This workbook is for people who have some sense that decolonizing higher education is important, including those who have not yet begun this work and don’t know where to start, as well as those who have already begun the work and have become confused, frustrated, or disillusioned along the way.
Decolonization does not simply involve intellectual work, although in higher education contexts this is often the dimension that is most emphasized. It also involves affective work (which entails acknowledging, analyzing, and taking responsibility for processing our often uncomfortable, embodied and emotional responses to the tensions, conflicts, and uncertainties that arise in decolonization efforts); and relational work (which entails mending broken relationships in ways that honour the integrity of this difficult process by focus on the development of deep respect, reciprocity, trust, and consent rather than prioritizing the end or outcome in transactional ways).
For this reason, this workbook does not focus on describing the many ways that colonialism and related systems, including white supremacy, capitalism, patriarchy, and ableism, operate in higher education. There are many important texts that do this work, including many of those listed in the “Additional Resources” at the end of this text. While having a deep understanding of colonialism and its complexities is an essential element of any decolonization effort, in our experience having an intellectual grasp of the harmful effects of colonization does not translate necessarily into a decolonial disposition or orientation. Thus, this text seeks to offer something different.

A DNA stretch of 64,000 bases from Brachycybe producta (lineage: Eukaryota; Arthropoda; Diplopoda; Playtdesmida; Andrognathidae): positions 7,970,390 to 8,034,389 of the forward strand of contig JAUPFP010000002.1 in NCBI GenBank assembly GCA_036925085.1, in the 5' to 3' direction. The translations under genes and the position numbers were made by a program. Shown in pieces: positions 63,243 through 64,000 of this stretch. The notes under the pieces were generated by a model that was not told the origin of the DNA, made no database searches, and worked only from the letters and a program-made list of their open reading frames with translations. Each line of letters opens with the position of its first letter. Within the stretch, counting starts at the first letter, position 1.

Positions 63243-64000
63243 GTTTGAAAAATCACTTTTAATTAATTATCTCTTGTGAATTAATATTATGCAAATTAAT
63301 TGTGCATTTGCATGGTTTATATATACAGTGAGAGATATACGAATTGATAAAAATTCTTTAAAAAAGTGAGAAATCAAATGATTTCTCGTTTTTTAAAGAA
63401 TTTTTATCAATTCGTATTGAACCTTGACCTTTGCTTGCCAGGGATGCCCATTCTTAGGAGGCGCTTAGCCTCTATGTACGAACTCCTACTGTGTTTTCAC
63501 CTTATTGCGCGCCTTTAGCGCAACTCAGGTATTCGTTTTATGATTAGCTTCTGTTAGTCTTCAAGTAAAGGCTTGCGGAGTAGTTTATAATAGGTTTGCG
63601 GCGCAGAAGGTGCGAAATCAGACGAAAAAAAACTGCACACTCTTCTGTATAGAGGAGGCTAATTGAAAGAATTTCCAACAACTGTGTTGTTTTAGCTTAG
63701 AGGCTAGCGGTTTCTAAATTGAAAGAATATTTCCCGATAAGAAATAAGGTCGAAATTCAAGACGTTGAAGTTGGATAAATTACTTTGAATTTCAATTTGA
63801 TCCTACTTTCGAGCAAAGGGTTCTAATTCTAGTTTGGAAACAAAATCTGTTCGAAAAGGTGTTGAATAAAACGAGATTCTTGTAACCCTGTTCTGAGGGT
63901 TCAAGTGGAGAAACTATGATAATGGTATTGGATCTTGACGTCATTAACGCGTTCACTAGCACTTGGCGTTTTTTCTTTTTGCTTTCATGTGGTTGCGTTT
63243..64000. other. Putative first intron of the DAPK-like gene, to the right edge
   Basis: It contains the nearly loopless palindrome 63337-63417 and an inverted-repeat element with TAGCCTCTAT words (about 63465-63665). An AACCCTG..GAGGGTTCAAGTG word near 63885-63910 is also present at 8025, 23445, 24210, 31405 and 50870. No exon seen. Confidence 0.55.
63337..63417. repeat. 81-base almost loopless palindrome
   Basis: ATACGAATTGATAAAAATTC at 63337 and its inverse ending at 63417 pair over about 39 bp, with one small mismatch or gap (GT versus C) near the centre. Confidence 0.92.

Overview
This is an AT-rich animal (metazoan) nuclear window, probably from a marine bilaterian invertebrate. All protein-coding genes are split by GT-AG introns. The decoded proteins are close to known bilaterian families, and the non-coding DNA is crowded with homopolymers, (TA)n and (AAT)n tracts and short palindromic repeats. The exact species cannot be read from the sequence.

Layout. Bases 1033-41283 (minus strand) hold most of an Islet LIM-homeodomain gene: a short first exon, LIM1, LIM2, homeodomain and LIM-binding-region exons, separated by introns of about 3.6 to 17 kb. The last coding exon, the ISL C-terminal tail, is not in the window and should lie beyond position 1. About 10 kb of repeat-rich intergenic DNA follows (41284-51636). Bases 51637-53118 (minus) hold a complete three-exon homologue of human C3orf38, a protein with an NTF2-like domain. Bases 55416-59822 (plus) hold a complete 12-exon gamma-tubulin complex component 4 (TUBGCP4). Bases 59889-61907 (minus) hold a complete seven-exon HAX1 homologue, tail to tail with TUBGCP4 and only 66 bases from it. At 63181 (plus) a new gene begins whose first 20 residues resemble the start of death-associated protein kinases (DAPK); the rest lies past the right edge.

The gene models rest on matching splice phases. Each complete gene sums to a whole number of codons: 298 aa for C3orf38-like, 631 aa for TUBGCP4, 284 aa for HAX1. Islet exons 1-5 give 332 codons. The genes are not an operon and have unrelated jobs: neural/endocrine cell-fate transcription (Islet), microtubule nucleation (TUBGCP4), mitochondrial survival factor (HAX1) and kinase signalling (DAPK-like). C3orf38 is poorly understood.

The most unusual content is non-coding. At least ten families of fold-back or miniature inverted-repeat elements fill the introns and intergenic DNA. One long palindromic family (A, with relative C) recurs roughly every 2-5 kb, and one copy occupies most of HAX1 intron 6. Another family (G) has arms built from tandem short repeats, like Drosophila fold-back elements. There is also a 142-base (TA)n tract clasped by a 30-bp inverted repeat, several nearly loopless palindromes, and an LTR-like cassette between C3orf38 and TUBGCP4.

Download the workbook here.
[Image by Indigenous Artist Benicio Pitaguary]